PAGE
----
April 3, 2018

FDA Contemplates: What Makes a Food Healthy?

In September 2016, the FDA embarked on a landmark effort to revise the definition of “healthy” – an implied nutrient content claim popular on-pack and in advertising. Prompted by Kind LLC’s Citizen Petition, FDA sought to better align the claim with current scientific understanding and the Dietary Guidelines for Americans (DGA).

In 2017, FDA collected public input on claim revisions via a Request for Information that garnered more than 1,100 comments and in a public meeting attended by more than 200 participants.

Following that March 9 public meeting, the FDA acknowledged in a blog post the incredible diversity of stakeholder views in the complexity of the challenge ahead.

To gauge public opinion and predict the FDA’s potential direction, FoodMinds analyzed 53 letters from key opinion leaders, a sample of the 1,139 comments submitted¹. This analysis revealed four key themes:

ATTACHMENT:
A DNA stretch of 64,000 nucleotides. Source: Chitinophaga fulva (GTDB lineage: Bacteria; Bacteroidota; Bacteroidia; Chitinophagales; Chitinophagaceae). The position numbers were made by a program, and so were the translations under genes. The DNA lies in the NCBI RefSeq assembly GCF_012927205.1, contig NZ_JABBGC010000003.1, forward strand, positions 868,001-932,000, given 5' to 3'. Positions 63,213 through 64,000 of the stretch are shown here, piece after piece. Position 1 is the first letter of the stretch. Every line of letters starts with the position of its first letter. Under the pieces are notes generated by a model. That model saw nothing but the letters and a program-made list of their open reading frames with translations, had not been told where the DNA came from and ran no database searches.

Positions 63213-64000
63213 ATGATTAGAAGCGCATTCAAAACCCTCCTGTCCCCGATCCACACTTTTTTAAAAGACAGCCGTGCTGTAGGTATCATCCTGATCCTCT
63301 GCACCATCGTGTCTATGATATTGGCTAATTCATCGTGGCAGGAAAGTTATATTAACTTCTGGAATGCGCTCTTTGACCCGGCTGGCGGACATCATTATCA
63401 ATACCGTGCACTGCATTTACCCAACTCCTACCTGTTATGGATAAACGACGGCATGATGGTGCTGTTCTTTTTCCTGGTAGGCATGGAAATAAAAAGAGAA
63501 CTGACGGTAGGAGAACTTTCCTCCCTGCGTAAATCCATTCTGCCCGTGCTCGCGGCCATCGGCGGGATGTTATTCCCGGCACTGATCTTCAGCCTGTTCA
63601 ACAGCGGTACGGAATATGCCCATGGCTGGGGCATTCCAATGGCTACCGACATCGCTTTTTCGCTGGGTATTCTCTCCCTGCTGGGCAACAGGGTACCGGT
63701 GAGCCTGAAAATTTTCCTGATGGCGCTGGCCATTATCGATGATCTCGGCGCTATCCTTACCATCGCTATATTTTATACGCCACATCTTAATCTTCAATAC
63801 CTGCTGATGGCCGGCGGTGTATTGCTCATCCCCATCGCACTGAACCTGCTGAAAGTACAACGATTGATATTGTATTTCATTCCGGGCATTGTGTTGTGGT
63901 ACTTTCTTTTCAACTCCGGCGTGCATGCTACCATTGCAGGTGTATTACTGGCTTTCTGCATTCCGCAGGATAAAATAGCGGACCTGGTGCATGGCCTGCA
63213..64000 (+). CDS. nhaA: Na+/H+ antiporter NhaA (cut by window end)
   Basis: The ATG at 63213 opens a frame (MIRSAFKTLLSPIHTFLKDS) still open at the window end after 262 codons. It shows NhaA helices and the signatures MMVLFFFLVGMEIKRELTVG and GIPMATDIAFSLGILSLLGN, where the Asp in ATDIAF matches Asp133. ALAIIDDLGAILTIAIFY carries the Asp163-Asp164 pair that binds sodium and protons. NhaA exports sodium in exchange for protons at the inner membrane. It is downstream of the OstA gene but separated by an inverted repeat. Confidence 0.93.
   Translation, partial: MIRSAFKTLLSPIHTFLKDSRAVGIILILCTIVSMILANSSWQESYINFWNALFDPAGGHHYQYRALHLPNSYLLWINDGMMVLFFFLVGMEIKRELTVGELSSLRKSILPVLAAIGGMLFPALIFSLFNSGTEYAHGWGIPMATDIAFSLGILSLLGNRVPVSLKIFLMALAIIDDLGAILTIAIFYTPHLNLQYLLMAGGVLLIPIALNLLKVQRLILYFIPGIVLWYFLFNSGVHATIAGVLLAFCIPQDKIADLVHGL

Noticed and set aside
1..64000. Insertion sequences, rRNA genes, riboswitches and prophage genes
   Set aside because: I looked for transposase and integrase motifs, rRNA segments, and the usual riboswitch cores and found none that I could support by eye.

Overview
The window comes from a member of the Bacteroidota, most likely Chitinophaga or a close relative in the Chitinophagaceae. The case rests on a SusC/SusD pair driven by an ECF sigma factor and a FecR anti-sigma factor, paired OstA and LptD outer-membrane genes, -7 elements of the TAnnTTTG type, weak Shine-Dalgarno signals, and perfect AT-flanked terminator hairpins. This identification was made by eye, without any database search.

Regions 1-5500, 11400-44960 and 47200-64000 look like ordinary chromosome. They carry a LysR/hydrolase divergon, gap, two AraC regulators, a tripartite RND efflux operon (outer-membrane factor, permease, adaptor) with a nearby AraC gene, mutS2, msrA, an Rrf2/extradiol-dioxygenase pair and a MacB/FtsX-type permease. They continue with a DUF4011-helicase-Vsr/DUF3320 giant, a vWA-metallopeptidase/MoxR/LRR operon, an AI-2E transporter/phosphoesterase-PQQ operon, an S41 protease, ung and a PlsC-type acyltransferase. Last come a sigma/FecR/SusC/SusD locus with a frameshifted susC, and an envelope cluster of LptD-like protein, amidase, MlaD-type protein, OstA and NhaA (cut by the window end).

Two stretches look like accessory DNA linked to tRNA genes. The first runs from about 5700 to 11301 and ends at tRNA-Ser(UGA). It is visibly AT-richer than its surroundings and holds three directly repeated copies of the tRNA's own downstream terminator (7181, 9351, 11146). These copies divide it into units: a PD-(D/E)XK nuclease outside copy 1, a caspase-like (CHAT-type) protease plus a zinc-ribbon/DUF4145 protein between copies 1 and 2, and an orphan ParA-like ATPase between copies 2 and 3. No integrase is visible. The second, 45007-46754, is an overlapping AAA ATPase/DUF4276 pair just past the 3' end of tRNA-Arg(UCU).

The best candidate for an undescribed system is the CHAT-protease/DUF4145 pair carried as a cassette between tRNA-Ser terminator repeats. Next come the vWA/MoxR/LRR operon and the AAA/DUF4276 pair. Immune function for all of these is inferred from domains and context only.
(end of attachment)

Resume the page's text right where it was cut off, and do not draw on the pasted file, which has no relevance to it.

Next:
What’s next?

A few months ago, most pundits anticipated that the likelihood of FDA advancing “healthy” regulations during the current presidential administration was slim. FDA’s newly published 2018 Strategic Policy Roadmap suggests otherwise. A final regulation on “healthy” could still be over a year away, but FDA Commissioner Scott Gottlieb announced in early February that he will deliver a speech in “a month or two” revealing more details.

What does this mean for your business? Beyond “healthy,” other nutrient content and health claims are due for an update – most haven’t changed since the 1990s. What FDA does with “healthy” could set a new paradigm for U.S. labeling. Business leaders should start preparing now for major marketplace changes. Consider taking the following actions:

¹FoodMinds selected the sample of 53 comments letters based on our expert knowledge of food and nutrition affairs. The sample was intended to represent leading voices (based on historic engagement in nutrition policy) across various stakeholder segments, including public health, academia, consumer advocacy, professional membership associations, and consumer packaged goods companies. The sample was not intended to reflect the full array of comments. 

This article was originally published in Food Processing.

Sarah Levy, MPH, RD, is a vice president at FoodMinds, and leads FoodMinds’ Food and Nutrition Affairs team, which specializes in navigating the food and nutrition policy space. For more information about the analysis, contact us at [email protected].


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